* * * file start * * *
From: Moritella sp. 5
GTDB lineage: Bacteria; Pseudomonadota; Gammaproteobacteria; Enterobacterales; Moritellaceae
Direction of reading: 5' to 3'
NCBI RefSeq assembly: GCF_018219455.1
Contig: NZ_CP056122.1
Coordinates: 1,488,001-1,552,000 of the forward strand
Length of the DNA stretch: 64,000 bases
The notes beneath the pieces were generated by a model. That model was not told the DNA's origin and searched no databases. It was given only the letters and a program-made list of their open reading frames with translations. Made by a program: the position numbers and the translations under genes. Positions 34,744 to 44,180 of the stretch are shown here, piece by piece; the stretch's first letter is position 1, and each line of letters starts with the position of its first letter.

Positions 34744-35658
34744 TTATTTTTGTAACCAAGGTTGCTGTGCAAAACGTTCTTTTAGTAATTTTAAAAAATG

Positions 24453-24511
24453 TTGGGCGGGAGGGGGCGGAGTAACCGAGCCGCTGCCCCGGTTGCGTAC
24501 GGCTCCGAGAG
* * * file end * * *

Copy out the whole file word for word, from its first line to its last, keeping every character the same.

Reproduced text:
From: Moritella sp. 5
GTDB lineage: Bacteria; Pseudomonadota; Gammaproteobacteria; Enterobacterales; Moritellaceae
Direction of reading: 5' to 3'
NCBI RefSeq assembly: GCF_018219455.1
Contig: NZ_CP056122.1
Coordinates: 1,488,001-1,552,000 of the forward strand
Length of the DNA stretch: 64,000 bases
The notes beneath the pieces were generated by a model. That model was not told the DNA's origin and searched no databases. It was given only the letters and a program-made list of their open reading frames with translations. Made by a program: the position numbers and the translations under genes. Positions 34,744 to 44,180 of the stretch are shown here, piece by piece; the stretch's first letter is position 1, and each line of letters starts with the position of its first letter.

Positions 34744-35658
34744 TTATTTTTGTAACCAAGGTTGCTGTGCAAAACGTTCTTTTAGTAATTTTAAAAAATG

Positions 24453-24511
24453 TTGGGCGGGAGGGGGCGGAGTAACCGAGCCGCTGCCCCGGTTGCGTAC
24501 GGCTCCGAGAG